This story is part of MOLD Magazine 02: A Seat at the Table, exploring how tableware and furniture can shape new dining rituals. Order your copy of the magazine here.
Looking beyond the horizon of this decade or even the next, the future of food and how we will eat it seems obscured by a curious paradox. On the one hand, humans possess unprecedented power to shape Nature to our appetites as science and technology deliver untold abundance, convenience and delight to the mouths of large swathes of the global population. However, our continued alimentary prosperity is simultaneously uncertain—ecological side effects of our success as a species place increasing strain on the delicate systems that sustain us. So an age-old arms race continues in the form of self-inflicted threats to human survival slowed only by our ability to interfere our way out of impending disaster.
London-based BurtonNitta is an interdisciplinary art and design studio that revels in grappling with the potential and limitations of human culinary evolution. The duo’s growing body of speculative work provides a provocative glimpse of possible worlds shaped by nascent scientific discovery, often through the lens of food futures and the rituals that could arise from these design objects.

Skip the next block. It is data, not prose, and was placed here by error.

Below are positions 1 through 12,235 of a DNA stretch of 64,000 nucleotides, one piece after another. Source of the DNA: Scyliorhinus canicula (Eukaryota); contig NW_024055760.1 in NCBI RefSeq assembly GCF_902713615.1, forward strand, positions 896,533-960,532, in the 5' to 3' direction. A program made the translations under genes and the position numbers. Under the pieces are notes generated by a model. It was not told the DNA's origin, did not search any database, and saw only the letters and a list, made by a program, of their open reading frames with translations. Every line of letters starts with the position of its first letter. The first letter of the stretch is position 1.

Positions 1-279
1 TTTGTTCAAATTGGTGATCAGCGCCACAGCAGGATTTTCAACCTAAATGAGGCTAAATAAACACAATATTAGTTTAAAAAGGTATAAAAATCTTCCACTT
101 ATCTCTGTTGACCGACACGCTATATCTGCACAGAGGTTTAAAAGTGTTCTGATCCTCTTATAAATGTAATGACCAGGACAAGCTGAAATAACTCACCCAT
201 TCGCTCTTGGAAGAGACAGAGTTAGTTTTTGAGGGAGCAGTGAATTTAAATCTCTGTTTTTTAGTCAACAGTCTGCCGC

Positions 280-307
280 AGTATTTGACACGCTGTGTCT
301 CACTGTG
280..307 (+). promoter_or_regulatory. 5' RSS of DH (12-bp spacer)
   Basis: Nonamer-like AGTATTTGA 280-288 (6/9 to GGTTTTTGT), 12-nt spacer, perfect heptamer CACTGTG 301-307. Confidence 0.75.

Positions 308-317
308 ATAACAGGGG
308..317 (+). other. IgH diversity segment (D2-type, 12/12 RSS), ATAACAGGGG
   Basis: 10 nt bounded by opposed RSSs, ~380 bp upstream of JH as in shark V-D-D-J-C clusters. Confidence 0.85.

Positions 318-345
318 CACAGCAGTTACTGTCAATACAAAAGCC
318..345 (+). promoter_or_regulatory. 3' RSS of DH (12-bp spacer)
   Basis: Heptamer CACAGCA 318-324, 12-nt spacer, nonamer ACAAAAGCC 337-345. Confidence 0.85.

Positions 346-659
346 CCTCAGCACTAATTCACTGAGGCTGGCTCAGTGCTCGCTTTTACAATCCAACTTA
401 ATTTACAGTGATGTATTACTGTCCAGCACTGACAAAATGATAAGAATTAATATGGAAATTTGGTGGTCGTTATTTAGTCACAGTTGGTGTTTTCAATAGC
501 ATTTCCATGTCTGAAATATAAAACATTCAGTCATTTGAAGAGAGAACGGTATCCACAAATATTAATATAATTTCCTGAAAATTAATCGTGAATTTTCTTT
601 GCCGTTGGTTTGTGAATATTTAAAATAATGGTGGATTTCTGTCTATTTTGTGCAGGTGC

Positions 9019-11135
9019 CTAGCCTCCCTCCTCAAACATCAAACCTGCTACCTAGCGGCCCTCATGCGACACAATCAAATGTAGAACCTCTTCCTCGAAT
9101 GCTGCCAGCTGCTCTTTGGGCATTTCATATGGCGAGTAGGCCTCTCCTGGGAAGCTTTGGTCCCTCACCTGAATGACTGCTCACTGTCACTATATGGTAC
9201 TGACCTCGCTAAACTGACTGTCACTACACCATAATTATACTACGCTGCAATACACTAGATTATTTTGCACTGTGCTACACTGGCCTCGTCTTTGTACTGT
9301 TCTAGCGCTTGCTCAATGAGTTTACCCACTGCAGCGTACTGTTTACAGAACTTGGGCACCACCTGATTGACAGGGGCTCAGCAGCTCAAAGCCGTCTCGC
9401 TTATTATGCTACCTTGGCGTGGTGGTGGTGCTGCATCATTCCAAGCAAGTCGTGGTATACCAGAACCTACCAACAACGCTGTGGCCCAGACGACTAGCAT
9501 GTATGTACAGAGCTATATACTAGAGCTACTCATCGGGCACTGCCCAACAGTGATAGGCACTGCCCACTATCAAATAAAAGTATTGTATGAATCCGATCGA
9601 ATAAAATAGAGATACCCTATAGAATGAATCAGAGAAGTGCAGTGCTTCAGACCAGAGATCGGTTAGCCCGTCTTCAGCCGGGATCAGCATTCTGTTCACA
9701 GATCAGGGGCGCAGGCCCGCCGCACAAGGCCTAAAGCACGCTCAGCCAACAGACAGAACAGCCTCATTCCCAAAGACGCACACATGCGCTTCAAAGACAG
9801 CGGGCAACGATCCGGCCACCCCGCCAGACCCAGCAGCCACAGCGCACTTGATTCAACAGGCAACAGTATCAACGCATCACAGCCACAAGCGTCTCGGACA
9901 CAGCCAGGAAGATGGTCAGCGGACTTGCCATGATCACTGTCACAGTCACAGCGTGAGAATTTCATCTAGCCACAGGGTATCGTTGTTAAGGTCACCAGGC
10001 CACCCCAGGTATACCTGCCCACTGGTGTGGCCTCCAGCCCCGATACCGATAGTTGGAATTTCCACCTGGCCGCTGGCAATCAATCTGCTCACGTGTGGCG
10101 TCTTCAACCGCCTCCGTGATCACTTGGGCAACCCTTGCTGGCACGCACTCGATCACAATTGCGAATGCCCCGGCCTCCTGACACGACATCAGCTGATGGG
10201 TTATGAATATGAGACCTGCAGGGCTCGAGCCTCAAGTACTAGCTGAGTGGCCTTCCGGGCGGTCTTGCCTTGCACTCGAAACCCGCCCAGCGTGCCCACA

One of their earliest proposals, Algaculture, points to a radical departure in the way we fuel our bodies. Without dwelling too much on the likely causes for such a shift (Ecological disaster? Sustainability efforts? Plant-based eating gone mad?), the project imagines a world in which humans have developed elaborate wearable tools that allow them to live symbiotically with algae. Inspired by a New Scientist article on ‘plantimals’ (animals, both naturally occurring and genetically modified, that live in symbiosis with plants, making them ‘semi-photosynthetic’), the designers Michael Burton and Michiko Nitta imagine a world where food production becomes reintegrated with daily human life. The head-mounted “Algaculture Symbiosis Suit” enables the wearer to feed the waterborne superfood with both the carbon dioxide from their own breath and sunlight—producing edible algal delights when nurtured sufficiently. The work also considers how such a food revolution would shape daily existence and includes a full-size solarium—in which the Algaculturalists would bask in nutritious sunshine—as well as audio recordings of future-fiction conversations in which people discuss where to catch the best rays and the politics of buildings blocking out precious sunlight.
Another fascinating example, Gutscape, proposes a future in which eating becomes as much about augmenting our brains as sustaining our bodies. Informed by growing scientific understanding of complex nerve networks that link the human gut and the central nervous system (the ‘gut-brain’), the designers suggest that people might don devices—like their bizarre balloon-like “Vagus Nerve Stimulation Helmet”—to increase nerve connectivity between the gut and brain whilst dining. Gutscape enhances a diner’s eating experience and ameliorates one’s mood in a bid to cope with life’s daily stresses. As scientific endeavor and ecological uncertainty continue to accelerate, the speculative objects created by BurtonNitta confront us with the dramatic possibilities for shifting dining rituals and our relationship with food.